by Alon Diament, Tamir Tuller The study of the 3D architecture of chromosomes has been advancing rapidly in recent years. While a number of methods for 3D reconstruction of genomic models based on Hi-C data were proposed, most of the analyses in the field have been performed on different 3D representation forms (such as graphs). Here, we reproduce most of the previous results on the 3D genomic organization of the eukaryote Saccharomyces cerevisiae using analysis of 3D reconstructions. We show that many of these results can be reproduced in sparse reconstructions, generated from a small…
  • The Opponent Channel Population Code of Sound Location Is an Efficient Representation of Natural Binaural Sounds

    Wiktor Młynarski
    21 May 2015 | 2:00 pm
    by Wiktor Młynarski In mammalian auditory cortex, sound source position is represented by a population of broadly tuned neurons whose firing is modulated by sounds located at all positions surrounding the animal. Peaks of their tuning curves are concentrated at lateral position, while their slopes are steepest at the interaural midline, allowing for the maximum localization accuracy in that area. These experimental observations contradict initial assumptions that the auditory space is represented as a topographic cortical map. It has been suggested that a “panoramic” code has evolved to…
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    PLOS Genetics: New Articles

  • Downregulation of the Host Gene jigr1 by miR-92 Is Essential for Neuroblast Self-Renewal in Drosophila

    Yeliz Yuva-Aydemir et al.
    22 May 2015 | 2:00 pm
    by Yeliz Yuva-Aydemir, Xia-Lian Xu, Ozkan Aydemir, Eduardo Gascon, Serkan Sayin, Wenke Zhou, Yang Hong, Fen-Biao Gao Intragenic microRNAs (miRNAs), located mostly in the introns of protein-coding genes, are often co-expressed with their host mRNAs. However, their functional interaction in development is largely unknown. Here we show that in Drosophila, miR-92a and miR-92b are embedded in the intron and 3’UTR of jigr1, respectively, and co-expressed with some jigr1 isoforms. miR-92a and miR-92b are highly expressed in neuroblasts of larval brain where Jigr1 expression is low. Genetic…
  • Rescue of DNA-PK Signaling and T-Cell Differentiation by Targeted Genome Editing in a prkdc Deficient iPSC Disease Model

    Shamim H. Rahman et al.
    22 May 2015 | 2:00 pm
    by Shamim H. Rahman, Johannes Kuehle, Christian Reimann, Tafadzwa Mlambo, Jamal Alzubi, Morgan L. Maeder, Heimo Riedel, Paul Fisch, Tobias Cantz, Cornelia Rudolph, Claudio Mussolino, J. Keith Joung, Axel Schambach, Toni Cathomen In vitro disease modeling based on induced pluripotent stem cells (iPSCs) provides a powerful system to study cellular pathophysiology, especially in combination with targeted genome editing and protocols to differentiate iPSCs into affected cell types. In this study, we established zinc-finger nuclease-mediated genome editing in primary fibroblasts and iPSCs…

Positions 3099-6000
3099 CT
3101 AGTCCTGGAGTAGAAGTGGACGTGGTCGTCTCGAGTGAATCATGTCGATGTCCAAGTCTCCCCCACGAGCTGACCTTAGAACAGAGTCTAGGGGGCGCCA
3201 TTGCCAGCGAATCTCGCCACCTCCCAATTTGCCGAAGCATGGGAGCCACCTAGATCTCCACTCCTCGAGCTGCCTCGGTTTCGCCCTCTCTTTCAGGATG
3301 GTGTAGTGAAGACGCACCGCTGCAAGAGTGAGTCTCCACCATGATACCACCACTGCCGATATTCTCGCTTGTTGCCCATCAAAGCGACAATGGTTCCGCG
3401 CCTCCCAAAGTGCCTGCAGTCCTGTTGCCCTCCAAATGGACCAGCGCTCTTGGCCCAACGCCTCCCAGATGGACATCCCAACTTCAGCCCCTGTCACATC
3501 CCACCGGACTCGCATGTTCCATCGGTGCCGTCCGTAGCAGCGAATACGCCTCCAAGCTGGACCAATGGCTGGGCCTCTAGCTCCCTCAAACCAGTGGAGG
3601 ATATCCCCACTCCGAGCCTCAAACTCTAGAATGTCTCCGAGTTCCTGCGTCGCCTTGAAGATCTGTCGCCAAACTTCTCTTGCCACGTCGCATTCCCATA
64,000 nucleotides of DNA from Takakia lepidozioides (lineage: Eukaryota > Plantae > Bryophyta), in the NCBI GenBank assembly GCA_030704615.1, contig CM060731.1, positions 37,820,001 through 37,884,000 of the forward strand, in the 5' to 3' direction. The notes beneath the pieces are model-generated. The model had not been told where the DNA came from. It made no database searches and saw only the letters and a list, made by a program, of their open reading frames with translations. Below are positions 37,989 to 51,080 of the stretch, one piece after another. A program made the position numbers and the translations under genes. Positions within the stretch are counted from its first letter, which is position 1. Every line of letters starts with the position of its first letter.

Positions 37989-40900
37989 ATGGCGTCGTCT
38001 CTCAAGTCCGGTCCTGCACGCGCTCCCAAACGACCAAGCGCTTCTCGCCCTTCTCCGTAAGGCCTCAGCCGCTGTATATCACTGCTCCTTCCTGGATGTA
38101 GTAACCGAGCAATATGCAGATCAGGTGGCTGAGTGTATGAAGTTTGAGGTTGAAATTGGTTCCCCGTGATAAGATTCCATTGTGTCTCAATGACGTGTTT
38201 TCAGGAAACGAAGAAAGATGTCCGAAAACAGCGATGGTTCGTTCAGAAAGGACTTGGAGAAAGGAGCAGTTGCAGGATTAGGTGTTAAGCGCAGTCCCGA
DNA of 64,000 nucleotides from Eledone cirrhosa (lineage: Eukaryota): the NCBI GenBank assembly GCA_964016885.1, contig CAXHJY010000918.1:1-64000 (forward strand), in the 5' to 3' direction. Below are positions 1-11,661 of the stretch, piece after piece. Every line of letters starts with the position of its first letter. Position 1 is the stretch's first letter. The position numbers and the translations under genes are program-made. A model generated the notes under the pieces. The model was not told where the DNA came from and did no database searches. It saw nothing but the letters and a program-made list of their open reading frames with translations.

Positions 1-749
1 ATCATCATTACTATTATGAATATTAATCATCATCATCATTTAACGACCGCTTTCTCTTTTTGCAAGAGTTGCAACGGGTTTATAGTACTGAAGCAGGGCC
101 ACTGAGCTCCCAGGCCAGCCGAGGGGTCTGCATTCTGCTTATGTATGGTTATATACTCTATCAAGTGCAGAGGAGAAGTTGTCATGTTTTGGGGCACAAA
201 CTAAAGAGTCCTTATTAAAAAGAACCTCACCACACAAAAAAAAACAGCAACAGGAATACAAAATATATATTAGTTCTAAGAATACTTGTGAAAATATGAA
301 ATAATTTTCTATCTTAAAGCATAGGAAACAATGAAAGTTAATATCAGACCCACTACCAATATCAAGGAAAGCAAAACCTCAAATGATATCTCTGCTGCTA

• Parp3 Negatively Regulates Immunoglobulin Class Switch Recombination

    Isabelle Robert et al.
    22 May 2015 | 2:00 pm
    by Isabelle Robert, Léa Gaudot, Mélanie Rogier, Vincent Heyer, Aurélia Noll, Françoise Dantzer, Bernardo Reina-San-Martin To generate highly specific and adapted immune responses, B cells diversify their antibody repertoire through mechanisms involving the generation of programmed DNA damage. Somatic hypermutation (SHM) and class switch recombination (CSR) are initiated by the recruitment of activation-induced cytidine deaminase (AID) to immunoglobulin loci and by the subsequent generation of DNA lesions, which are differentially processed to mutations during SHM or to double-stranded DNA…
  • Monoallelic Loss of the Imprinted Gene Grb10 Promotes Tumor Formation in Irradiated Nf1+/- Mice

    Rana Mroue et al.
    22 May 2015 | 2:00 pm
    by Rana Mroue, Brian Huang, Steve Braunstein, Ari J. Firestone, Jean L. Nakamura Imprinted genes are expressed from only one parental allele and heterozygous loss involving the expressed allele is sufficient to produce complete loss of protein expression. Genetic alterations are common in tumorigenesis but the role of imprinted genes in this process is not well understood. In earlier work we mutagenized mice heterozygous for the Neurofibromatosis I tumor suppressor gene (NF1) to model radiotherapy-associated second malignant neoplasms that arise in irradiated NF1 patients. Expression analysis…
  • The Centrosomal Linker and Microtubules Provide Dual Levels of Spatial Coordination of Centrosomes

    Marko Panic et al.
    22 May 2015 | 2:00 pm
    by Marko Panic, Shoji Hata, Annett Neuner, Elmar Schiebel The centrosome is the principal microtubule organizing center in most animal cells. It consists of a pair of centrioles surrounded by pericentriolar material. The centrosome, like DNA, duplicates exactly once per cell cycle. During interphase duplicated centrosomes remain closely linked by a proteinaceous linker. This centrosomal linker is composed of rootletin filaments that are anchored to the centrioles via the protein C-Nap1. At the onset of mitosis the linker is dissolved by Nek2A kinase to support the formation of the bipolar…
 
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    PLOS Pathogens: New Articles